Above: Moto 360
At the end of the day, what these watches actually look like is going to make as big of a difference as what they do.
Apple Watch: Apple's watch looks surprisingly similar to a lot of the Android Wear watches that we've seen, with its square face and square display. The truly big difference is that it's made using premium materials, from aluminum to gold, making the final product decidedly nicer, even if not dramatically different. It's also offered in two sizes — including one that's modestly smaller than most Wear watches — and you can get them in a number of different colors.
Android Wear: Take your pick. You've got round watches and square watches, ugly watches and... relatively good-looking watches. Apple may actually offer more looks than you'll find between the whole lot of Wear watches, but a few still stand out. Namely, that would be the round Moto 360 and LG G Watch R, which both have stylish, classic designs. Even beside the Apple Watch, the Moto 360 still looks good.
Apple Watch: Yikes. Apple didn't say a word about battery life when it introduced the Apple Watch on stage today. Our guess? No news is probably bad news.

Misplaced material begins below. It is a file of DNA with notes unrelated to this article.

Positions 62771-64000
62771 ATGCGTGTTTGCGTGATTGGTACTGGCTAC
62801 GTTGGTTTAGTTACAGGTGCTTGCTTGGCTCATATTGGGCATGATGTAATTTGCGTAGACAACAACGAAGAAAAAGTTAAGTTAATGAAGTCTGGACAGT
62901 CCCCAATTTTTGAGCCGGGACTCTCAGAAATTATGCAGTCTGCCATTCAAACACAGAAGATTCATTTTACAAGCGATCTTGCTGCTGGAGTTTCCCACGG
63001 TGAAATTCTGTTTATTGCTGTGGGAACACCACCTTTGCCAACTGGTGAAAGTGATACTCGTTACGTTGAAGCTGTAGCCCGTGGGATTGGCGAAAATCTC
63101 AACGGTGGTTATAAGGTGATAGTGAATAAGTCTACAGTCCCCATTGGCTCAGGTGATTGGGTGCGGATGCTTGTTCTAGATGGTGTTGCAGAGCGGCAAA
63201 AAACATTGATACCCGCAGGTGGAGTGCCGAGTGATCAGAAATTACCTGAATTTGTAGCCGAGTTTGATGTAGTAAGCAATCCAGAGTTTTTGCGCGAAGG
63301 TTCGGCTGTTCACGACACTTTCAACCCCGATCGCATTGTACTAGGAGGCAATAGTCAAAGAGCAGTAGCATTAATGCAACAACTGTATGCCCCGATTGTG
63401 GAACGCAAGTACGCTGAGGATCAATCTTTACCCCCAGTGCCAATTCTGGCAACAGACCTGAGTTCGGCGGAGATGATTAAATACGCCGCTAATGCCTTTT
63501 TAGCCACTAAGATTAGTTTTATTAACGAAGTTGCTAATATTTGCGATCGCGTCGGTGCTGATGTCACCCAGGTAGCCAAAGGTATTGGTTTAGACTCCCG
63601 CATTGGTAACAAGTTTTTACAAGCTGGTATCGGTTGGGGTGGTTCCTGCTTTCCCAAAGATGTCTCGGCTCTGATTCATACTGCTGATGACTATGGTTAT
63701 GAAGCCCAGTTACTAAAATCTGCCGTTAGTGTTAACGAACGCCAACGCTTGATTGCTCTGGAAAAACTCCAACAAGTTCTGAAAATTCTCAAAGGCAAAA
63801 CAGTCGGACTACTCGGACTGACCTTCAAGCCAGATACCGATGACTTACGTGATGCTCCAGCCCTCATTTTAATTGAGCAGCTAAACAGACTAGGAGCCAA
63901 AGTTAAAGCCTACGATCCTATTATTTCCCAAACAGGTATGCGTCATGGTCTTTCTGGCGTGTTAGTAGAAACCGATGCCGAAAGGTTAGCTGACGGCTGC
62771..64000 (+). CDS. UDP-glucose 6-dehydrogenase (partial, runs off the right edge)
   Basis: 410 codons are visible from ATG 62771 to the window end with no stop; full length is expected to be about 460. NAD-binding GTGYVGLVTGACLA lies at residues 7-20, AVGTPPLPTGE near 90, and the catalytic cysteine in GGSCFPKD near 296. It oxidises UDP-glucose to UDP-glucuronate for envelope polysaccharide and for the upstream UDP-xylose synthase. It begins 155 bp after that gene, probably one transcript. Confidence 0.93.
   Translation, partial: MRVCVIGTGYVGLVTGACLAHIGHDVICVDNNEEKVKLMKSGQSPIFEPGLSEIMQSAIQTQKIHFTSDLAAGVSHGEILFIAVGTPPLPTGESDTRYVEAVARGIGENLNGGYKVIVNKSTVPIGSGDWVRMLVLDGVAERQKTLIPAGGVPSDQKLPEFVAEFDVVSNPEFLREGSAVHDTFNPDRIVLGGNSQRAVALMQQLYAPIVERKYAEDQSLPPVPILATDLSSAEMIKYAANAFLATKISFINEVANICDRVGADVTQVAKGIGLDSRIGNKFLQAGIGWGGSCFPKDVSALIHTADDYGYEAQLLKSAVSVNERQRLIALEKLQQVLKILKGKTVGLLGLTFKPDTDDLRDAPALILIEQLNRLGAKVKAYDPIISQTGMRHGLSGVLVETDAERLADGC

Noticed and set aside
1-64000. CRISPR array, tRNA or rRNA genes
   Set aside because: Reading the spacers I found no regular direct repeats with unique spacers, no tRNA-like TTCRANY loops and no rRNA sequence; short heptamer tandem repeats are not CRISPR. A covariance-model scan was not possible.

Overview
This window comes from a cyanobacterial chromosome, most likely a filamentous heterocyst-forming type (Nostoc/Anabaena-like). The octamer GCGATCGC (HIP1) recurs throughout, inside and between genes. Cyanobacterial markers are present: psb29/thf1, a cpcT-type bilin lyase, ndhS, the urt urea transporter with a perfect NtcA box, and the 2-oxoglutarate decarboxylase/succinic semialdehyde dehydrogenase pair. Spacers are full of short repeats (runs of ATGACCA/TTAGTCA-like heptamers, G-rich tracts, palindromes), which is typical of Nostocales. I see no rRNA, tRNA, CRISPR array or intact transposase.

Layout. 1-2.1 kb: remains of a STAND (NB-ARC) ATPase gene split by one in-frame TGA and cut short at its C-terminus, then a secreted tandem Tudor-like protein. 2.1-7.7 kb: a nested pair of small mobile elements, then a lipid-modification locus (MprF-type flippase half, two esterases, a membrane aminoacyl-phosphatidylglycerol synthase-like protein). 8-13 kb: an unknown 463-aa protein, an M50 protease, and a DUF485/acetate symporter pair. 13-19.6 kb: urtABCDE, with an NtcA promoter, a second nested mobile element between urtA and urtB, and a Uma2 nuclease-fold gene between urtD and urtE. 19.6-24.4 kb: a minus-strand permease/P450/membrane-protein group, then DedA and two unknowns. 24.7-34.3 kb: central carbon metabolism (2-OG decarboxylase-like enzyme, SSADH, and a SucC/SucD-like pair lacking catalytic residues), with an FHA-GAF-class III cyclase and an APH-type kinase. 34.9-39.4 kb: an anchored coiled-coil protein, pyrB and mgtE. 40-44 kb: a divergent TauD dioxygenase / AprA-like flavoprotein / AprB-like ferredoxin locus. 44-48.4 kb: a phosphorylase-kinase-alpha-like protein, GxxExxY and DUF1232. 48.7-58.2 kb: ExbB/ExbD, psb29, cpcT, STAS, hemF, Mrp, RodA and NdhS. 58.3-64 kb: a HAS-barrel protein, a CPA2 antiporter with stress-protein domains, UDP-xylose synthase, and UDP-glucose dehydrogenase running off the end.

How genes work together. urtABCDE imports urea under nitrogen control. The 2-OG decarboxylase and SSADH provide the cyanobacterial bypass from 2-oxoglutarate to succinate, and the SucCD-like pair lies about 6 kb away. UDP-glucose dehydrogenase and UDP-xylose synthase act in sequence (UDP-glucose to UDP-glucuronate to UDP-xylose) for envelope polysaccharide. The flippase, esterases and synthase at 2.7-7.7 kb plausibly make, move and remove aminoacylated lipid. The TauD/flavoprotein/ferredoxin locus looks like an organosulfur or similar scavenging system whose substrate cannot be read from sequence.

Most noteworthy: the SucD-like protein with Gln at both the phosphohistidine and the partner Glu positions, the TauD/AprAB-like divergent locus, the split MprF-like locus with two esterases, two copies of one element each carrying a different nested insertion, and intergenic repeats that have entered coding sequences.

Android Wear: These watches will get you through the day... so long as your day is relatively short or you have a charger handy. Battery life desperately needs improvement, but there's no sign yet that Apple will stand ahead of the pack here.
So which should you buy?
That's actually not such a clear cut question. Unlike choosing between an Android phone and an iPhone, the smartwatch you get is pretty much decided by what phone you have. Android Wear watches only work with Android phones, and the Apple Watch only works with the iPhone. So, unless you're interested in a cross-platform device like the Pebble, you can't really do that much shopping around.
What we're seeing so far is that you're in good shape no matter what side of the fence you fall on. All of these watches take care of the basics in much the same way — and they'll likely do a whole lot more down the road too.
That said, the Apple Watch definitely stands out right now thanks to how ambitious it is. It wants to do far more than show you notifications, and that's really all that Android Wear is built for. If Apple can get a lot of developers on board, the Apple Watch will begin to look even more compelling by the time it's released. Apple has certainly put together a lot of the right ingredients, but there's still a lot riding on how it's put them all together.